New Orleans crisis: Bush's Iraq war to blame

September 7, 2005

Lee Sustar, Chicago

Decades of official neglect, racism and the impact of global warming magnified the destructive impact of Hurricane Katrina in New Orleans and other parts of the US south.

The mainstream media have focused most on the big-money property losses — for example, the heavily damaged casinos on the Mississippi coast that took a direct hit from Katrina, and the tourist hotels in the French Quarter in New Orleans. But beyond the media spotlight are countless others who don't have sufficient insurance — or any insurance at all — to rebuild their lives.

As in all "natural" disasters, a far-from-natural logic asserted itself: Those who had the least to begin with stood to lose the most.

Thus, in the coastal cities of Mississippi that took a direct hit when the hurricane came ashore on August 29, the big hotels were left standing, though heavily damaged. Other structures — even whole neighbourhoods and communities — were erased from the map. "This is our tsunami", said one person, drawing a comparison with last December's disaster around the rim of the Indian Ocean.

A last-minute shift in the path of the storm sent Katrina east of New Orleans, prompting city officials to think that they had avoided a catastrophe. But the day after the hurricane hit, conditions began to deteriorate rapidly. Parts of the levee system that protects the below-sea-level city from flooding gave way — apparently to the north, along the shore of Lake Pontchartrain — leaving up to 80% of New Orleans underwater.

With electricity and communications out, little was known about New Orleans' poorest neighbourhoods, other than that they — predictably — bore the brunt of the disaster. Hundreds of corpses were reported to be floating in the floodwaters. No-one had electrical power — nor much chance of getting it for days, and probably weeks.

The worst may be yet to come. The waters that inundated New Orleans were polluted by garbage and debris. And when the floods finally recede, they will leave behind a breeding ground for disease.

The impact of Katrina was visible even before the storm hit land, most obviously in the images of tens of thousands of evacuees lined up to take shelter inside New Orleans' Superdome — mostly poor and African-American people forced to go for refuge to a football stadium for lack of a car or want of money.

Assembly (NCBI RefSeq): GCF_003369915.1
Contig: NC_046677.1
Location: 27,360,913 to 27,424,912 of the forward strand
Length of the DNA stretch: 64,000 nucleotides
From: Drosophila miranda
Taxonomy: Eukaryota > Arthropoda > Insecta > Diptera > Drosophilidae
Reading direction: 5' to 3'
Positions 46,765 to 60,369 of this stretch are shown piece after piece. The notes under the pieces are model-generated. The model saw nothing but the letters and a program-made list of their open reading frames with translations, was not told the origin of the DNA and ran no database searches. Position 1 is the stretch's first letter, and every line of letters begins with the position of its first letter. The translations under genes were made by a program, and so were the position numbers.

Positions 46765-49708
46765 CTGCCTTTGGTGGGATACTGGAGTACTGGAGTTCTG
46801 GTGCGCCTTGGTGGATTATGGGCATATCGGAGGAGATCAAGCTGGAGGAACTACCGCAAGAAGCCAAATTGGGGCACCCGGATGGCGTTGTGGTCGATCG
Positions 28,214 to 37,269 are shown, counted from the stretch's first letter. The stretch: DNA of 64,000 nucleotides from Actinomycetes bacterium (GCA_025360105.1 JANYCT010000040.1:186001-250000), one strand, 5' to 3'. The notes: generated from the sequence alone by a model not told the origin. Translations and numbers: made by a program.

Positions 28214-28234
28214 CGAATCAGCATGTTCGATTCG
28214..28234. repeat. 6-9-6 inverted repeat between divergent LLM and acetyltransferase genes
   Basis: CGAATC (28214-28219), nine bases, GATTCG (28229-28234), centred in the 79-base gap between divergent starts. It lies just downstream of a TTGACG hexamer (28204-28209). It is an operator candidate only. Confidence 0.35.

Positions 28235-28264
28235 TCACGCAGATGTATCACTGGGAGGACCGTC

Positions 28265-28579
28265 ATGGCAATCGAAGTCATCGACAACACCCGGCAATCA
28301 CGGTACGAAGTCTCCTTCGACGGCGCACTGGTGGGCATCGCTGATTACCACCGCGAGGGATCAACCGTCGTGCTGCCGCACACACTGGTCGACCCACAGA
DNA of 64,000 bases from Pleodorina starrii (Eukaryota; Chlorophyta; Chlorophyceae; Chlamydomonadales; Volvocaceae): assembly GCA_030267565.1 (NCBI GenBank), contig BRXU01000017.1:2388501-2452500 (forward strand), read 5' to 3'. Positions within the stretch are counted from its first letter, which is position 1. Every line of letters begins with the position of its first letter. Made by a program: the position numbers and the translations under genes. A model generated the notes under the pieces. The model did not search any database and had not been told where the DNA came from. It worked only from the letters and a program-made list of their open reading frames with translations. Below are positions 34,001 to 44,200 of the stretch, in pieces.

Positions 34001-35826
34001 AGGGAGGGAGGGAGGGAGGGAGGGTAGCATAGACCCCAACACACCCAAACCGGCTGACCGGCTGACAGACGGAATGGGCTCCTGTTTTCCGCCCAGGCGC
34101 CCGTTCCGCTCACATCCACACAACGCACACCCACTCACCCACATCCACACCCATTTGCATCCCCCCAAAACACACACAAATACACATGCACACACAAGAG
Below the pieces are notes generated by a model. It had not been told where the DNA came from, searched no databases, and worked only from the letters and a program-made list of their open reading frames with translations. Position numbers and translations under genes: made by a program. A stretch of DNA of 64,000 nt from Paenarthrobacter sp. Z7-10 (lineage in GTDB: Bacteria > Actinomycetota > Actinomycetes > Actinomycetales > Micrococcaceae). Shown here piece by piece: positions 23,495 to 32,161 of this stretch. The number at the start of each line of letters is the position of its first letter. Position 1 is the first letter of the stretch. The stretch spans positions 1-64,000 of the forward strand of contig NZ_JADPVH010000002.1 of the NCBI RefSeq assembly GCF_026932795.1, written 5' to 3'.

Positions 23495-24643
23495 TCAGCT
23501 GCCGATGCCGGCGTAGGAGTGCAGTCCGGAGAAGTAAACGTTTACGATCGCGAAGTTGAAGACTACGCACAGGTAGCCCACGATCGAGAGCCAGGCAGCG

"By afternoon [of the day before the hurricane struck], the Superdome descended into sweaty chaos", the August 29 Miami Herald reported. "About 30,000 refugees eventually arrived under the vigilance of the Louisiana National Guard. The frustrated line to get into the stadium stretched the length of several football fields. People sucked at empty water bottles, lugged their belongings in plastic grocery bags, fanned themselves in the humid air, brought their beer and cigarettes and braced for what could be a two-day stay as torrents of rain started soaking them about 4pm."

Once inside the Superdome, the evacuees were ordered to stay in their seats after curfew. There were insufficient numbers of toilets, and when electrical power failed, the generators could support lights, but not air conditioning. The storm ripped several holes in the roof, and those below had to scramble away from the rain that poured in.

When the levee system failed and New Orleans started flooding after the hurricane passed, the Superdome became an island surrounded by hip-deep water, polluted by oil and debris. Conditions inside the stadium continued to "deteriorate", as press reports put it — at least two people had died inside the Superdome within the first 36 hours.

While New Orleans is inherently vulnerable to hurricanes — much of the city lies below sea level — governments at all levels refused to take necessary precautions to minimise risk or ensure a safe and orderly evacuation procedure.

The levee system, crucial to the survival of a city surrounded on three sides by water, hasn't been upgraded to withstand a category 4 or 5 storm — thanks to President George Bush and his "war on terror".